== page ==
The company whose late 1990s turnaround meant branding itself for rebels and troublemakers spent Monday talking up how to use iPads to collaborate on business presentations and how its software will eventually help display fuel economy on car dashboards. Notably absent were any hints of Apple’s expected next big product, a mixed-reality headset that can overlay digital objects on a view of the real world. Hopeful fans got only a few tidbits of new augmented reality technology at a technical talk.
Apple demonstrated a new automobile dashboard at its developers’ conference that can display statistics such as speed and fuel levels. Even as the iPhone manufacturer handed out a number of new capabilities for payments and corporate collaboration, as well as a pair of new laptops, Apple Inc stated it would more completely integrate its software into the basic driving systems of automobiles. According to Apple CEO Tim Cook, the presentation on Monday is part of a weeklong event that reveals major features for Apple’s 34 million developers. The enhancements are intended to keep consumers loyal and encourage them to use more Apple devices together, which is a critical strategy for the world’s most valuable tech business. The announcements demonstrated a corporation that was formerly an outsider working together.
Apple announced Apply Pay Later, a service that lets users make interest-free instalments. The business, which will work over the MasterCard Inc network wherever Apple Pay is accepted, puts Apple in direct competition with payment providers like Affirm Holdings Inc and PayPal Holdings Inc. But mostly Apple doubled down on existing products. A MacBook Air laptop was redesigned around a new M2 silicon processor, which it says is 35 percent faster than the previous M1 chip. The new laptop will be 2.7 pounds (1.2 kg) and have a 1080p high-definition camera to provide better images on video calls. The MacBook Air will start at $1,199, Apple announced at its WWDC 2022 conference.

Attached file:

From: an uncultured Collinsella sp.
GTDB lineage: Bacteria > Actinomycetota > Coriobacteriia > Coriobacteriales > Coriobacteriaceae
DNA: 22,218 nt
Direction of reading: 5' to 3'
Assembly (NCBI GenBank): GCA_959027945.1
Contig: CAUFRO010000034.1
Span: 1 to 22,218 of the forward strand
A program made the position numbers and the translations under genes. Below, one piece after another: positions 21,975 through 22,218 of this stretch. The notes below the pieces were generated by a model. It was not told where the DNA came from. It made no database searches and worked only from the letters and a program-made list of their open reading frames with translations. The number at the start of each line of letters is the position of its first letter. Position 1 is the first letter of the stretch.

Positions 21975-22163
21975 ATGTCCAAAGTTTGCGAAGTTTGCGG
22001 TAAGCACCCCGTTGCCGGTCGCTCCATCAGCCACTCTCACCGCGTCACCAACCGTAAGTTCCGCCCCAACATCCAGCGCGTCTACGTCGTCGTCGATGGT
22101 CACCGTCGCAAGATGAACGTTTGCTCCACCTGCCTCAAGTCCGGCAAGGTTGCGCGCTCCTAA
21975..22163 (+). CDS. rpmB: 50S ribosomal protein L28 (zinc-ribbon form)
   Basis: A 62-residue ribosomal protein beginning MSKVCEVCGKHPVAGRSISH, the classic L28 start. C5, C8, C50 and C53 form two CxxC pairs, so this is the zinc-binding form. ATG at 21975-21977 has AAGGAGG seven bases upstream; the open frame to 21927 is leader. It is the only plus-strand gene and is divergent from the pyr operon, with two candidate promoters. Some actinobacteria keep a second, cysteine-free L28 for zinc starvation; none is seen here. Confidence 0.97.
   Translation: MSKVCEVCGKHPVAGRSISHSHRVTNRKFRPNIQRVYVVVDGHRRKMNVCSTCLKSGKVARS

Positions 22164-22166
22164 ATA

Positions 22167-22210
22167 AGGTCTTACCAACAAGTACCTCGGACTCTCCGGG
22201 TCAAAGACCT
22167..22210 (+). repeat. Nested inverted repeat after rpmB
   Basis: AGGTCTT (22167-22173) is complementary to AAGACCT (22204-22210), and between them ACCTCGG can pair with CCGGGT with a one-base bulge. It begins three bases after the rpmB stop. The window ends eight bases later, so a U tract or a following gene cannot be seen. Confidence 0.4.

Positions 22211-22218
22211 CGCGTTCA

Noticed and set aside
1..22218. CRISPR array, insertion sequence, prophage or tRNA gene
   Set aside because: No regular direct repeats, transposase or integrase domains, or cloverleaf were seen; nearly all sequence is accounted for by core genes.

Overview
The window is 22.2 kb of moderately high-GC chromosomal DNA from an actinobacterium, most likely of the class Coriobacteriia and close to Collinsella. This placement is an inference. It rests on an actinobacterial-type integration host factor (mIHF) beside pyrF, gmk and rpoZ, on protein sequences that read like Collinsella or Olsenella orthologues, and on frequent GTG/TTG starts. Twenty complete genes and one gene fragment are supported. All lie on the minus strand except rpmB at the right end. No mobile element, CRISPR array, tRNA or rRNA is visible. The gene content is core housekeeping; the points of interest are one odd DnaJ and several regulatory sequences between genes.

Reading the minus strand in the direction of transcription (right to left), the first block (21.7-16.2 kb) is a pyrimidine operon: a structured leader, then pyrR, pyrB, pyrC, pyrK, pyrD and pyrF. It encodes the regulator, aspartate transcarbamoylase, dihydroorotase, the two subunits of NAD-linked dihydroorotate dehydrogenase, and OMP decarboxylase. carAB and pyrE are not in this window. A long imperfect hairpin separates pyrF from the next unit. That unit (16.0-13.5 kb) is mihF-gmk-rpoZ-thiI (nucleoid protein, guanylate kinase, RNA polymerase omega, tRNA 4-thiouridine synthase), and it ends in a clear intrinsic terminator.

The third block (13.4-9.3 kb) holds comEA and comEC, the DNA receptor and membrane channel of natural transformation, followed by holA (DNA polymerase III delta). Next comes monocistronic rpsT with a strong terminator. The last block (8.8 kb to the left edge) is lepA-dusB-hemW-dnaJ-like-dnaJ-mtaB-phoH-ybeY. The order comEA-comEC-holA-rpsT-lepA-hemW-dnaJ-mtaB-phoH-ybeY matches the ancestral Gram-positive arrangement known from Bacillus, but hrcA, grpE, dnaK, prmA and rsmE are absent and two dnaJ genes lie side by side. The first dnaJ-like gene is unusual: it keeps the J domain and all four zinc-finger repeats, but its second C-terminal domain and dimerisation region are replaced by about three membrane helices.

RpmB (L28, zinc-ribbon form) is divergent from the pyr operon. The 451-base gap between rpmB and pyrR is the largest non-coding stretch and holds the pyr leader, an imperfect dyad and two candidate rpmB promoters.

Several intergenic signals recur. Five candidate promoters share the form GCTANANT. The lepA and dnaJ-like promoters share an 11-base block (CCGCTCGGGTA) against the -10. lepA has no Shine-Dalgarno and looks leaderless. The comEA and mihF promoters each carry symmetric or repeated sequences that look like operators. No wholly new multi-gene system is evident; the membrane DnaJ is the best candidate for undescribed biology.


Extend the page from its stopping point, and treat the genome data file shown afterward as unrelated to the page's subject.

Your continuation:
But Apple did break with its tradition of not tipping its hand about future technology when it showed off a new car dashboard that it said would be able to display data from major instruments such as speed, fuel levels and gas mileage. Apple said it was in talks with automakers such as Ford Motor Co, Nissan Motor Co, Mercedes-Benz and Honda Motor Corp. Vehicles with the software will not be announced until late next year.
The M2 chip will also power the 13-inch MacBook Pro, which will start at $1,299 and be available next month. Both chips will use a second generation of 5-nanometer chip manufacturing technology. Apple did not say who would make the chip, but likely manufacturers include longtime Apple partner Taiwan Semiconductor Manufacturing Co, which is struggling with delays in newer technology. “They have to do volume” with the new laptops, said Bob O’Donnell of TECHnalysis Research. “That’s the safe choice,” he said of the 5-nanometer chips.
The software connects more deeply into core driving systems than prior versions that were limited to the vehicle’s infotainment displays for playing music and showing maps. While Apple’s car software has been in vehicles since 2014 and is currently available in more than 600 models – even including a few motorcycles – it is largely separate from the vehicle’s own operating systems. Vehicle owners must leave the system for even basic functions like adjusting a car’s climate controls, a shortcoming the updated system is designed to address.
Polestar, the premium electric vehicle maker owned by China’s Geely and Volvo Cars, is installing the current version of Apple CarPlay into its Polestar 2 cars through an over-the-air update later this month, Polestar spokesman JP Canton said. Which Polestar cars will get the newer version Apple announced on Monday are under discussion and no further information was available, he said.